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#adventofcode
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2017-12-15
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minikomi03:12:20

I started trying to read this as a solution to day14 and my brain started to hurt lol.. need more morning coffee

minikomi04:12:26

another nice use of tree-seq, @bhauman!

minikomi04:12:38

i went the loop/recur route again for my flood

grzm05:12:18

Is it wrong that I as someone who likes coding have an aversion to binary numbers? Two days in a row 😞

minikomi05:12:12

40,000,000.. lol

minikomi05:12:18

hmm .. xor for speedup maybe?

minikomi05:12:05

ok, not too slow.. I'm sure there's room for improvement though!

grzm05:12:29

Wow. I love clojure.

fellshard06:12:28

The binary isn't too bad here, thankfully.

borkdude08:12:48

today was easy, luckily

ihabunek09:12:02

i'm learning that lazy sequences are slow

ihabunek09:12:15

and recursion is preferred for this kind of problem

ihabunek09:12:27

but not as nice to look at

borkdude09:12:38

@ihabunek what kind of performance are you looking at?

borkdude09:12:42

with lazy seqs

erwin09:12:38

for me lazy-seq + count is 20 seconds range

borkdude09:12:54

I got 11 for part 1, 7 for part 2

borkdude09:12:00

I’m using loop recur + iterate

erwin09:12:38

for reference: pypy loop with generators is instantaneous

borkdude09:12:05

like below 10ms?

erwin09:12:27

no, 0.7 seconds for part-2, with pypy day15.py so including startup time

ihabunek09:12:19

I'm getting around 30s for both parts. Using lazy-seq for generators

minikomi09:12:55

I'm getting 7s for first and 5s for 2nd using lazy; ~1s using recursion for first part

ihabunek09:12:41

Huh. Can I see your code?

ihabunek09:12:32

Have not used iterate before. Will look into it

minikomi09:12:54

good one to use for these kinds of "feedback" problems

minikomi09:12:24

oh, i like your lower-bits fn, stealing that 😛

erwin09:12:25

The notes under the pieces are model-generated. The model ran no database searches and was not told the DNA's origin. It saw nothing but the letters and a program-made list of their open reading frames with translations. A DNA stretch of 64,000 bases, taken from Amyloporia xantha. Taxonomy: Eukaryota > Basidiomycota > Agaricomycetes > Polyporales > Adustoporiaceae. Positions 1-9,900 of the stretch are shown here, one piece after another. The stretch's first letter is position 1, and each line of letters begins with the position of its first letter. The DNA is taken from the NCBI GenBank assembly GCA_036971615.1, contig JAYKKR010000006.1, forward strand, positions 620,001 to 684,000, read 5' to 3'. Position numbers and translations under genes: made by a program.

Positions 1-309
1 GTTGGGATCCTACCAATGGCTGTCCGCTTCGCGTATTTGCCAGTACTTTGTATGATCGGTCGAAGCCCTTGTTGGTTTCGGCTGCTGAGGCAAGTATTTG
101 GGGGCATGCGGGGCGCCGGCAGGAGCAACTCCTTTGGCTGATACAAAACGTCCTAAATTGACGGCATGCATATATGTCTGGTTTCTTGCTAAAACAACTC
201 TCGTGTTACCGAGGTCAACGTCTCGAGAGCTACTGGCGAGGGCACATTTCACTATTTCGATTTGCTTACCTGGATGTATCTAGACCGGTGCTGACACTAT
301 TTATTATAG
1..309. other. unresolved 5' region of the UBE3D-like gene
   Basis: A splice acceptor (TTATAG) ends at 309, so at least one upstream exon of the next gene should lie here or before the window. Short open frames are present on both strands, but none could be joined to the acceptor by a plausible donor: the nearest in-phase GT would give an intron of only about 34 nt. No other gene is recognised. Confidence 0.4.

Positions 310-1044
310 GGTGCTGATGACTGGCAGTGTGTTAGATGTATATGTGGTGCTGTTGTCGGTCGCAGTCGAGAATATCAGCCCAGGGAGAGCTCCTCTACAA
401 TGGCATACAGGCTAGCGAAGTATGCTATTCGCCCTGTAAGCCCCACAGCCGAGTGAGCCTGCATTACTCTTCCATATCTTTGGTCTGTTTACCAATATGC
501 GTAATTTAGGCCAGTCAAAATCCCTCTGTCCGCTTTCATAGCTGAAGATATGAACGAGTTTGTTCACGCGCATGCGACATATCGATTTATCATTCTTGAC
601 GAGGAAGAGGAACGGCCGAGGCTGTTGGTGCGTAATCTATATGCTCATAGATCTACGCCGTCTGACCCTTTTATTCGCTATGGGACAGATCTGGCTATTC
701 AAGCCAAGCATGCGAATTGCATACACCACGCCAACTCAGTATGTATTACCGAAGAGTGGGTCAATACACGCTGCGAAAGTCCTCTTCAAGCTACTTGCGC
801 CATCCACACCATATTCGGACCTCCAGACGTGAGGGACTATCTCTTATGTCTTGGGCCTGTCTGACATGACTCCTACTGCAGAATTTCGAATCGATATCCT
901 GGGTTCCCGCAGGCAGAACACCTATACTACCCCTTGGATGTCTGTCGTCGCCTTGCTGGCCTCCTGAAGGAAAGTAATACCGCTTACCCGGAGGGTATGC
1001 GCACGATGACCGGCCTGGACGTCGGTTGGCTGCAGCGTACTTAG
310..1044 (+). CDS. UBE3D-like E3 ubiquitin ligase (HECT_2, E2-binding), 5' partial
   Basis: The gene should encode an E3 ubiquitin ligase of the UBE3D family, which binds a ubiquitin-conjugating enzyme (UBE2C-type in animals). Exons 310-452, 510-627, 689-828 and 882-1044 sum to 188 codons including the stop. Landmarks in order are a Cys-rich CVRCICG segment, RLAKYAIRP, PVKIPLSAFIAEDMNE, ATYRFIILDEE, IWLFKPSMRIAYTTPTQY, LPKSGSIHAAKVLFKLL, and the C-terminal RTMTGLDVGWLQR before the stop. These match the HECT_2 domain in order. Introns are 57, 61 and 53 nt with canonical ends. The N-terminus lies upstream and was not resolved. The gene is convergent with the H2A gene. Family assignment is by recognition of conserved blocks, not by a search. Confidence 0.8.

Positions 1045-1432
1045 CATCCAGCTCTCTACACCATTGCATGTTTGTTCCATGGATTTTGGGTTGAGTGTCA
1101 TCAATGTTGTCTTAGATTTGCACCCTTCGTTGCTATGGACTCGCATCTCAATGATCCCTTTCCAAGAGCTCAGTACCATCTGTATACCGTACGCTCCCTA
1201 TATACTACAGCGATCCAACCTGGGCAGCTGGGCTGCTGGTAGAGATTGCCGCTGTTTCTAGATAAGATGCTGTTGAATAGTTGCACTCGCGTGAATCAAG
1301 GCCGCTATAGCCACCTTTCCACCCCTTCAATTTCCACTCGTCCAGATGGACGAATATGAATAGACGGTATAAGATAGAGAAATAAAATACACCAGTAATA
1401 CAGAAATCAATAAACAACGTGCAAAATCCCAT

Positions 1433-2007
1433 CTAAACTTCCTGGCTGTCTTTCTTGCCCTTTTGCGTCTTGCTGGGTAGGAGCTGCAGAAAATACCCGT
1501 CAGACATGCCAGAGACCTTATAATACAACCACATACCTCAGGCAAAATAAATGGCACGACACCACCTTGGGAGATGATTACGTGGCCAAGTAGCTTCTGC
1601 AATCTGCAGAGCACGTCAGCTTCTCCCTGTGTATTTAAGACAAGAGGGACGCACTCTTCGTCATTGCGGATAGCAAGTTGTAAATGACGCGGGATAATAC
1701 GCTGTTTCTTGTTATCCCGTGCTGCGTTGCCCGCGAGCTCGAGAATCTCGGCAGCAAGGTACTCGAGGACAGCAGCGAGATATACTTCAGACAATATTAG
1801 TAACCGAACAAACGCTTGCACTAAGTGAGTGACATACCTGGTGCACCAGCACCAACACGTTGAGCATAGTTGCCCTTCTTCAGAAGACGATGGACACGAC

@minikomi your implementation is not correct

erwin09:12:54

try it on A: 512 and B: 191

erwin09:12:58

for part2

erwin09:12:24

should be 323, yours gives 301

minikomi09:12:15

what's gone wrong?

minikomi09:12:55

for part 1 - 567?

erwin09:12:49

I had the same problem in my code, took me some time to find the problem 😞 (and some attempts typing the wrong answer 8))

minikomi09:12:55

Can you explain conceptually what the difference is?

erwin09:12:26

first: part1 is also not correct but, there it doesn't matter, because there is no filtering involved, and the start values do not have the same 16 lower bits. Your (and my) code generates 277, (* 277 16807) and so on, but the start value should not be in the generated steps (check with example in problem). For part 2, the modulo 8 and 4 checks allows the start value for input 512 and the pairs are of by 1 for the complete range

minikomi09:12:40

oh, i see, i want to drop the first generated value - since they're seeds and not generated, but by having the drop where i had it, it drops the first filterted generated value

erwin09:12:12

no it compares the wrong values for the complete range

minikomi09:12:36

Ah, because 512 gets grouped with the first generated b value.. right

borkdude09:12:29

Btw, here’s my code: https://github.com/borkdude/aoc2017/blob/master/src/day15.clj I think it could be optimized if I would loop/recurify the ranges as well

minikomi09:12:16

ok, moved the drops inside the filters -- fixes the part2 for the seeds you gave

karlis09:12:25

day 15 from me: https://github.com/skazhy/advent/blob/master/src/advent/2017/day15.clj currently ~ 18 seconds for 1st / 10 for 2nd.

minikomi09:12:32

just got lucky with my seeds i guess 😛

erwin09:12:30

I learned that iterate doesn't give (f x) (f (f x)) but x (f x) 🤓

ihabunek11:12:31

@borkdude looking at your implementation of multiple-of, what's wrong with (zero? (mod x y)) ?

borkdude11:12:45

@ihabunek nothing, but this is slightly faster 🙂

ihabunek11:12:54

ok, i guessed as much 🙂

borkdude11:12:07

Could be even faster when you inline 4 and 8

ihabunek11:12:12

hm, quick-bench sounds interesting

ihabunek11:12:27

would partial application be as fast as inlining?

borkdude11:12:39

no, it would still do the calculation when you call the partial